Has The Internet Destroyed The Spontaneity of Travel?

by Sarah Menkedick Nov 24, 2009

Photo: Jorge Santiago

Should we be lamenting the end of an era, or heralding the rise of a new, enlightened age of travel?

There’s a lot of griping in travel about a golden age when guidebooks and backpackers didn’t give you the full picture of some middle-of-nowhere off-the-beaten-track town and you got there shimmering with innocence, sleeping on the floor of a poor local’s house, getting fed plates of food unsullied by foreign tastes, possibly being ripped off or wandering cluelessly for a few hours, the town to yourself, not a shred of info or a single other tourist to de-authenticize your experience. Ah, the good old days.

But now, of course, one devastating little word or two on Google opens the Pandora’s Box of travel, and you’re no longer the Only One, no longer pure. You find out not only have so many other people been there, but they’ve written so much about it that before you even set foot on your journey your head is crammed full of expectations and preconceived notions about everything from cafés to the local language to the right bus to take where.

The question is: is this a bad thing? Andy at 501 places does a good job of feeling out the ups and downs of this outpouring of (nearly unavoidable) travel knowledge. On the one hand, it’s nice to know what hotel is an overpriced, falling-down brothel; on the other hand, the meticulous research and googling that reveals every detail about lodging options obviously does away with the unexpected – out of which, arguably, some of the most interesting travel stories and insights emerge.

So on the one hand, sure, I’d like to know how to take the bus in Buenos Aires and how to survive a Chinese banquet; on the other hand, some of the greatest experiences I’ve had on the road have come from total ignorance, and the often slapstick, sometimes poignant efforts to learn and navigate a place from the bottom up.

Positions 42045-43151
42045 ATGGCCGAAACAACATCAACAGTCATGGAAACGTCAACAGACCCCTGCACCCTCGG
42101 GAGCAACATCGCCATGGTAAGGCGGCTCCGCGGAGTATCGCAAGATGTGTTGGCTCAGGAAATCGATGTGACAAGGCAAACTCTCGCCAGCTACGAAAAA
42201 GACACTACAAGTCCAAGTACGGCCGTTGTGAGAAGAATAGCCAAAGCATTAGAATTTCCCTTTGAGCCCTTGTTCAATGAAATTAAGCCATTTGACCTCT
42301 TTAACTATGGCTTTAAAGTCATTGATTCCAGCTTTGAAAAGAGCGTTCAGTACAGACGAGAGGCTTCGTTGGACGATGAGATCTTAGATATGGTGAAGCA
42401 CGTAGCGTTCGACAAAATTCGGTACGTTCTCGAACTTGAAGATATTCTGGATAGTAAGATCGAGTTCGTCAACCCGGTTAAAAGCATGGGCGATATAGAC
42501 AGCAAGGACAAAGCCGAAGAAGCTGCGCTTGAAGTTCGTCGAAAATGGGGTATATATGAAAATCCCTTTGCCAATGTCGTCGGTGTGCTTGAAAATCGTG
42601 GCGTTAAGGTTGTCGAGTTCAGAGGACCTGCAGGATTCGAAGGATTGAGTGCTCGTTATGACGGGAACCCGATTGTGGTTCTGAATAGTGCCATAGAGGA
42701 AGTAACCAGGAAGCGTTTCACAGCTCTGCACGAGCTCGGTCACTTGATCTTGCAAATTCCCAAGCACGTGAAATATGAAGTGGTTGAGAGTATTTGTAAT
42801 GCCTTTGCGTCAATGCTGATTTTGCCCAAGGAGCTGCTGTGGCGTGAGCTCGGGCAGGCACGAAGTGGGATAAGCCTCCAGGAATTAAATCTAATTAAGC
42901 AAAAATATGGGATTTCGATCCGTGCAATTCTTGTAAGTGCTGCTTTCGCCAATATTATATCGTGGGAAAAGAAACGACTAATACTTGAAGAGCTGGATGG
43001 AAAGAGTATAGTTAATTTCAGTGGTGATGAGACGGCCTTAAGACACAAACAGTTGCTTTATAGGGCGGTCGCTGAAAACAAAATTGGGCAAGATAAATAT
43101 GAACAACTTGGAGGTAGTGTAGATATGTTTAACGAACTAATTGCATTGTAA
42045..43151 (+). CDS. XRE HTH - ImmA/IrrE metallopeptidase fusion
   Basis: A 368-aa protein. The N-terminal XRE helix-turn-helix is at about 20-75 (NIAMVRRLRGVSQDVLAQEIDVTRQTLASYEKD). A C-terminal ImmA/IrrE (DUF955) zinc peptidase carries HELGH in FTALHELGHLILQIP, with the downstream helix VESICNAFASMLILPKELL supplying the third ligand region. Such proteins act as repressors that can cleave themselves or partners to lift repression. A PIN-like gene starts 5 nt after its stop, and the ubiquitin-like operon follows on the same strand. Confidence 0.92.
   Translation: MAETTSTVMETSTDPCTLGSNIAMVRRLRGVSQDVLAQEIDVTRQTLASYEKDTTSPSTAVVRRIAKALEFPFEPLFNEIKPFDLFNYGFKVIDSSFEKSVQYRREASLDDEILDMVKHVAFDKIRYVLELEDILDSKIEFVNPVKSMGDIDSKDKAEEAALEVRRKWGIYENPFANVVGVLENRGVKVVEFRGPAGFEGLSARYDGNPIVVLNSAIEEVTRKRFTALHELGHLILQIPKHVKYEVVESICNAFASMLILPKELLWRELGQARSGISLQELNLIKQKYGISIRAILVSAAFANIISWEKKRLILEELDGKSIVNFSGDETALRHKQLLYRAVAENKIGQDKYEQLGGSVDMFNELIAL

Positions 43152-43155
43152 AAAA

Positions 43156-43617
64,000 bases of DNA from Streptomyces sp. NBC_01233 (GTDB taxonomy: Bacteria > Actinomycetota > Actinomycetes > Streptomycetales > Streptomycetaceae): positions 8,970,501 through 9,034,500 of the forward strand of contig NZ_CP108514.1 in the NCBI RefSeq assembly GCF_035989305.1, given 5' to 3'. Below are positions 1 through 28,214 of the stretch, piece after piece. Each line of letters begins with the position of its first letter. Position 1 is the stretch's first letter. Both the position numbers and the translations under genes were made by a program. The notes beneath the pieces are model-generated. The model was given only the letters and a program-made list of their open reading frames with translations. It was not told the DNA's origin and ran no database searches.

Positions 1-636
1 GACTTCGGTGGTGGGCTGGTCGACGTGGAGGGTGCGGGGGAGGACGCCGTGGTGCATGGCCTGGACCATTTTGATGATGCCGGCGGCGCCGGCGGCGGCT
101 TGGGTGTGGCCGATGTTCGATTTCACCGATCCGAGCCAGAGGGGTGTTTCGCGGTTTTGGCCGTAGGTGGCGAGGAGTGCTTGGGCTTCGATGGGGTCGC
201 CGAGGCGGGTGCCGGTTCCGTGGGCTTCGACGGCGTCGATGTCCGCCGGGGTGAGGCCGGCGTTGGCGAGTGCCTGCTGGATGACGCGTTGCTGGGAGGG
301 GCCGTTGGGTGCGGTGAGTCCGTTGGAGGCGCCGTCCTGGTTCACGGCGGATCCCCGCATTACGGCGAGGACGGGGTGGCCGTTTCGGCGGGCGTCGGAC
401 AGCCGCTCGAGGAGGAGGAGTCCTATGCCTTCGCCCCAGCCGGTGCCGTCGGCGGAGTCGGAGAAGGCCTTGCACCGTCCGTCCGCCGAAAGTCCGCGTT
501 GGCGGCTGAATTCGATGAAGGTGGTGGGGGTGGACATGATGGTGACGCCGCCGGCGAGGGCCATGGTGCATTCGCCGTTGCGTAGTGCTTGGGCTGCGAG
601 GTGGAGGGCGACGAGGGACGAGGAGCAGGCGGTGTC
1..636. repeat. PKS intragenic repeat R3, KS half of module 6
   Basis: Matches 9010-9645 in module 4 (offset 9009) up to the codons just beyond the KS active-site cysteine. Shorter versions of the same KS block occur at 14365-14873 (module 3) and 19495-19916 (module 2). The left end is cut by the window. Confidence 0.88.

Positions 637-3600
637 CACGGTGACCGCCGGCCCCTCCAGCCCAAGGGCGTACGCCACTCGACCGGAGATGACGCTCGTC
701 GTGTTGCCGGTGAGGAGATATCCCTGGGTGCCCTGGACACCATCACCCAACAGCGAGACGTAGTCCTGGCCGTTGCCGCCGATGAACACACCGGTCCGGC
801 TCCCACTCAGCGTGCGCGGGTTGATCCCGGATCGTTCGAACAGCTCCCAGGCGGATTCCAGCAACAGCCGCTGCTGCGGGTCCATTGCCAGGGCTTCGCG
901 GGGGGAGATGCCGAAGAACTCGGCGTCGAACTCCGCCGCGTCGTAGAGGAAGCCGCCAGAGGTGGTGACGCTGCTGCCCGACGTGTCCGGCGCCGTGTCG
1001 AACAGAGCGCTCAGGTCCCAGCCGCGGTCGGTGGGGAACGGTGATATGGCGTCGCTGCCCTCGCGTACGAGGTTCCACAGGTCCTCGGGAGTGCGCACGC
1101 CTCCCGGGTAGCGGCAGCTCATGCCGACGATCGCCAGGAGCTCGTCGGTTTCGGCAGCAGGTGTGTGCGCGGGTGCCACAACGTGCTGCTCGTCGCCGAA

I remember crossing Borneo by bus – that was the first time I had ever traveled without a Lonely Planet, which in retrospect, is fairly amazing. Four years of living, traveling, and working abroad, and I’d always had a Lonely Planet. Many travelers, including myself, come to take that particular book – or other substitutes – so much for granted that traveling without a guidebook feels like walking around naked, exposed, for a little while.

But in Borneo it was incredibly satisfying – it forced us to get on the ground knowledge everywhere we went, to piece things together on our way, to pay close attention to things we might otherwise have taken for granted. It ultimately took us to a middle of nowhere jungle town, where the only ways out were a forgotten Brunein border post (where we had to battle for hours for a visa for my Mexican husband) or weeks of jungle trekking.

That – meeting the Indonesian mafia, seeing the Brunein officials who cross the border into Sarawak to get wasted on weekends, exploring the strange distorted jungle underbelly of a Borneo that otherwise sells itself as an exotic paradise – was unpredictable and straight-up educational, because we went into it with zero expectations whatsoever.

At the same time, we could’ve very simply have gotten lucky, and we might’ve missed out on all of those experiences by taking one random turnoff. The payoff of maintaining a blank slate of expectations is that every place you reach is felt and absorbed on a different, deeper level since you haven’t been primed for it. The downside of this blank slate is that sometimes it hides places and information that could actually make a trip much richer and fuller.

Maybe your asking around or your luck leads you somewhere remarkable other tourists would or wouldn’t discover; but maybe it leads you randomly here and there, on cow paths that bypass some truly phenomenal places. I suppose it all depends on how you like to travel, how much time you have, how you balance out the experience of the journey with the need to find and see something in particular.

What do you think, readers? I’d love to hear with the Matador community has to say about this. Do you feel the Internet has enriched your travel experiences or somehow simplified them? Do you travel with guidebooks? How much research do you do? Please share your comments below.

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